Opinion | Hamilton: Wanted: Pit bull or French poodle?

William Hamilton
Central View
Bill Hamilton.
Courtesy Photo

Former U.S. Marine General John F. Kelly (1950-) served our nation well as Secretary of Homeland Security and, for the last two years, as White House Chief of Staff. General Kelly deserves our thanks.

Presumably, General Kelly approached being White House Chief-of-Staff with either the Marine Corps or the Army Field Manual on “Staff Organization and Operations,” in mind. They read virtually the same.

For example, both manuals recommend that only a small Personal Staff can have direct access to the commander: Family members, surgeon, chaplain, judge advocate, inspector-general, press officer, and aides-de-camp. But General Staff and Special Staff officers, without exception, must seek the approval of the Chief-of-Staff to see the commander. Moreover, the Chief-of-Staff or a deputy also must be present. Immediately following the meeting, a memo of what was said or decided must be on the Chief’s desk, ASAP.

For President Eisenhower, having General Kelly as his loyal “gatekeeper” would be the perfect fit. As for President Trump, it is unclear whether he wants a Pit Bull or a French Poodle guarding the door to the Oval Office. Either way, it is a miracle that General Kelly or anyone could last for two years in a 24/7, virtually sleepless job that should come under the 8th Amendment’s prohibition against “cruel and unusual punishment.”

But, with the presidential election of 2020 just ahead, an entirely different kind of Chief-of-Staff will be needed. Instead of a military officer trained to be non-political, the job demands someone highly political with a ruthless, laser-like focus on the politics necessary for the President’s America First Agenda to be achieved.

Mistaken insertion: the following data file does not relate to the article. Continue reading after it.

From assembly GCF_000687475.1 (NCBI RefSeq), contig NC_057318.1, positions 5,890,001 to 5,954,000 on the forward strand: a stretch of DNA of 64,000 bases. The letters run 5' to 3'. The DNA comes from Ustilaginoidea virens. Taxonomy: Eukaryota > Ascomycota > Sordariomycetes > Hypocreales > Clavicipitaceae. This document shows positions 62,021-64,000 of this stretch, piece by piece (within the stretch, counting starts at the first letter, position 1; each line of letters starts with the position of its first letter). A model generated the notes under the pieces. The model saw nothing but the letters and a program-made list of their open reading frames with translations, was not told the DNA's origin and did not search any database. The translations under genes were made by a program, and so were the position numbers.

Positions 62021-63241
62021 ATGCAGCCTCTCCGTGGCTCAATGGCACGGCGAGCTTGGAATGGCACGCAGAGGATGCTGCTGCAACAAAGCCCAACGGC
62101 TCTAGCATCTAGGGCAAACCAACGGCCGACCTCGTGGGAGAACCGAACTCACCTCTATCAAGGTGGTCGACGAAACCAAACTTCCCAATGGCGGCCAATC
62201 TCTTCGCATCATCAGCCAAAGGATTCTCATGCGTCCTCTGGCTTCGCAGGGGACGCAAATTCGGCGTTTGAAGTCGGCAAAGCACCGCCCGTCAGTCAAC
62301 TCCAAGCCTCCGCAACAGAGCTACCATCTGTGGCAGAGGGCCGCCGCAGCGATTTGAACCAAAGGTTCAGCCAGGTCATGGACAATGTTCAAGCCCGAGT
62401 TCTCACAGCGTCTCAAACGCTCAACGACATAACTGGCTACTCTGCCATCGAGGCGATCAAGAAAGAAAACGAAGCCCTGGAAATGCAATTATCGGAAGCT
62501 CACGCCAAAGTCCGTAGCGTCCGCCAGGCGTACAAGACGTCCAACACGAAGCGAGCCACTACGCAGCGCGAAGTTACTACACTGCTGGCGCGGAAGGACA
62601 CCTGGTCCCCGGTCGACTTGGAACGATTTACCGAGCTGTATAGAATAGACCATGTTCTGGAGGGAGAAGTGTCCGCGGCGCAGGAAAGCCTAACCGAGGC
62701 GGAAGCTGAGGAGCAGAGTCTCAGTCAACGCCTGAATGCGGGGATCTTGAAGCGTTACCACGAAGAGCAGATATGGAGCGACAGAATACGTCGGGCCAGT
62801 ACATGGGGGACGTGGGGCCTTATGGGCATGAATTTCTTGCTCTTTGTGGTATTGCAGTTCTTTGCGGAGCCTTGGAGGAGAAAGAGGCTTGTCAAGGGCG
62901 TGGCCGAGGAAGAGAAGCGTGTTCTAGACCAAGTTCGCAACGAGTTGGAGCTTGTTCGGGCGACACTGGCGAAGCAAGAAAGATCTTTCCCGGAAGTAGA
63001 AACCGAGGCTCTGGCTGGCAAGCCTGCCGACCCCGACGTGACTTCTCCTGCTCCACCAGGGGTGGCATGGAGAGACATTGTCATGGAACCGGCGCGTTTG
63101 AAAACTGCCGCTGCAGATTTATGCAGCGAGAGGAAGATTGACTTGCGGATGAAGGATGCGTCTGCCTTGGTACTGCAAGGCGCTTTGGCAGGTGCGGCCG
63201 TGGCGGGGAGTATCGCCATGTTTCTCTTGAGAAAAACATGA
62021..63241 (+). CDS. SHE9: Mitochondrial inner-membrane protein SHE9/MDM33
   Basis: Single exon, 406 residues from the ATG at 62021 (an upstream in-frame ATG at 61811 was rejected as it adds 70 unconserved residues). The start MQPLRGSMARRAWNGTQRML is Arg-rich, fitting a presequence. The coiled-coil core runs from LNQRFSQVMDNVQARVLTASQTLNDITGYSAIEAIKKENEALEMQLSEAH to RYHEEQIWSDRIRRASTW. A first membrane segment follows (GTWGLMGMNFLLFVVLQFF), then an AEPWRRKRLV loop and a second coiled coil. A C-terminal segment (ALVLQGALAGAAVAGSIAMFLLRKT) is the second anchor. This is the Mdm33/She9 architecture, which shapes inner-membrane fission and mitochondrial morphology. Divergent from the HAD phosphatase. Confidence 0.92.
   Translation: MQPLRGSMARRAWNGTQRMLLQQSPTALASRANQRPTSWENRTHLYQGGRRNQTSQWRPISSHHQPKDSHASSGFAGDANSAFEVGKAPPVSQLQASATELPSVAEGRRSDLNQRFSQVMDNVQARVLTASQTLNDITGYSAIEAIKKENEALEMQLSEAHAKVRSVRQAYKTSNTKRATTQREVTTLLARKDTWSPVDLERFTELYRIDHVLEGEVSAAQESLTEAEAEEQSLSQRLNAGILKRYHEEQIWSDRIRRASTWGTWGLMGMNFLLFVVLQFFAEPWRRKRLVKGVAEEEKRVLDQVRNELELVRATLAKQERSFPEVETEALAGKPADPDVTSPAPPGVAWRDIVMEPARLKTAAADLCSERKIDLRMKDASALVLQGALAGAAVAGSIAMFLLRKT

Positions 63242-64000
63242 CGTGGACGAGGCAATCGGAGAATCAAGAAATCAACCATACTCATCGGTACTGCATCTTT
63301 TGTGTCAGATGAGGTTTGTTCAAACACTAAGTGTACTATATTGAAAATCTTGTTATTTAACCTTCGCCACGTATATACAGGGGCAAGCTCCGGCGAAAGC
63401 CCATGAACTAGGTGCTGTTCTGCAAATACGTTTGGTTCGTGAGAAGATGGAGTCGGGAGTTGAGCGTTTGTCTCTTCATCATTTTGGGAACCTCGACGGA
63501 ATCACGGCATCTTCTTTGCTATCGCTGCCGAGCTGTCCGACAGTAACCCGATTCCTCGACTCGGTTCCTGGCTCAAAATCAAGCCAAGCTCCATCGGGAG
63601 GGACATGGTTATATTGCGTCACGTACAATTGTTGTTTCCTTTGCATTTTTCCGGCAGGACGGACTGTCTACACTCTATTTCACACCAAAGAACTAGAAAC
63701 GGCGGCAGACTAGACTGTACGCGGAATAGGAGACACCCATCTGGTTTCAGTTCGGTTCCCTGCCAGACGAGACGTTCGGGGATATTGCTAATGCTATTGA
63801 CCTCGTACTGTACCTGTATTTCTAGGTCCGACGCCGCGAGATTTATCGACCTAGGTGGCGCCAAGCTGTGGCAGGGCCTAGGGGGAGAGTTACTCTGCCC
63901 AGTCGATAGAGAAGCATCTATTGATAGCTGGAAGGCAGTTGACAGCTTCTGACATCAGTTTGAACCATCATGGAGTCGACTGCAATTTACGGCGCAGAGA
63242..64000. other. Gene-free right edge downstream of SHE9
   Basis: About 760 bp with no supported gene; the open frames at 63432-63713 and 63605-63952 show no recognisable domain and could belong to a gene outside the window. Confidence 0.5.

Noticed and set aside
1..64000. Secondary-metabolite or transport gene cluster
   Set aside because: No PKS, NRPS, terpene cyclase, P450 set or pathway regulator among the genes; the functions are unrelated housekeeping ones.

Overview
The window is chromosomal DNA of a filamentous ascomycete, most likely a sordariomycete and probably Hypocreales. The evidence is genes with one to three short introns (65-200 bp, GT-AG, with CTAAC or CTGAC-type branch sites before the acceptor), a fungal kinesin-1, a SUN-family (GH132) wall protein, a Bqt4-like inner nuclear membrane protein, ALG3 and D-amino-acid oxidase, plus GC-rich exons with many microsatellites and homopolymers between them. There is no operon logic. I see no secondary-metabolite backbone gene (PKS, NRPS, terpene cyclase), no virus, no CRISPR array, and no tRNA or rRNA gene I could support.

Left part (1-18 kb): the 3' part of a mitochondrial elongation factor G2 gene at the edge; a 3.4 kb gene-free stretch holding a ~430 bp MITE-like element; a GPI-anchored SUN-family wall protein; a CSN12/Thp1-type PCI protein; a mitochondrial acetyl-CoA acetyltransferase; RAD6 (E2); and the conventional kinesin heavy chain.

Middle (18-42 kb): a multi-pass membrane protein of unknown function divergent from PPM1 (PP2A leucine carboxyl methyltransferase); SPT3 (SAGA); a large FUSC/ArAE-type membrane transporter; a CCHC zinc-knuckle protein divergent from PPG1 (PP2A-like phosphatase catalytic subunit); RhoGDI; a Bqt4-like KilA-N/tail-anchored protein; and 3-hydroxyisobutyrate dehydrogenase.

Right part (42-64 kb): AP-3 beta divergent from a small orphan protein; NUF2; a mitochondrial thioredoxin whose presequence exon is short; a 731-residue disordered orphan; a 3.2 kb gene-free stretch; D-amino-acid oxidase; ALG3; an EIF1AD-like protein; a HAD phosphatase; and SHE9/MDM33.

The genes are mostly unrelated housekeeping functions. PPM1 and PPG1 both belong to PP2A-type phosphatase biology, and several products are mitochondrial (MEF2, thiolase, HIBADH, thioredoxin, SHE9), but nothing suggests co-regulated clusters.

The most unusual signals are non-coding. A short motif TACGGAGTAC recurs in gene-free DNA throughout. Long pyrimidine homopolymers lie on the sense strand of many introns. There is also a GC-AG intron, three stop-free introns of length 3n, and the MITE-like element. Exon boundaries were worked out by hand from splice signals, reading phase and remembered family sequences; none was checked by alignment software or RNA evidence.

The job demands someone who will purge the White House and the Executive Office Building of any and all staffers (or even Cabinet Members) who do not wholeheartedly embrace the President’s agenda. Finding the right man or woman to replace General Kelly will not be easy. That person must be totally loyal to the President and be iron-willed and thick-skinned enough to withstand the blows sure to be inflicted by a hostile mainstream media. But, as they say in Washington and Hollywood, “If you want loyalty, get a dog.”

The next White House Chief-of-Staff must firmly believe in no more illegal immigration and no more entangling alliances and endless wars that were the hallmarks of the Clinton, Bush (43), and Obama Administrations. The next Chief-of-Staff must understand political horse trading and how to use any legal means necessary to arm-twist individual members of Congress to support the President’s programs. Or, failing that, at least get the heck out of the way.

After January 3, 2019, with the U.S. House in the hands of the Democratic Party and the U.S. Senate in the hands of the Republican Party, the new Chief-of-Staff must understand the levers of power inside the Beltway and operate them relentlessly to further what Candidate Trump promised the American people that he would do back in 2016.

Finding the right person to be White House Chief-of-Staff brings to mind a quotation widely attributed to Fleet Admiral Ernest J. King (1878-1956) who led the U.S. Navy to victory in World War II: “When they get in trouble, they send for the SOBs.”

Nationally syndicated columnist, William Hamilton, is a laureate of the Oklahoma Military Hall of Fame, the Oklahoma Journalism Hall of Fame, the Nebraska Aviation Hall of Fame, the Colorado Aviation Hall of Fame, and the Oklahoma University Army ROTC Wall of Fame. Dr. Hamilton is the author of The Wit and Wisdom of William Hamilton: the Sage of Sheepdog Hill, Pegasus Imprimis Press (2017).

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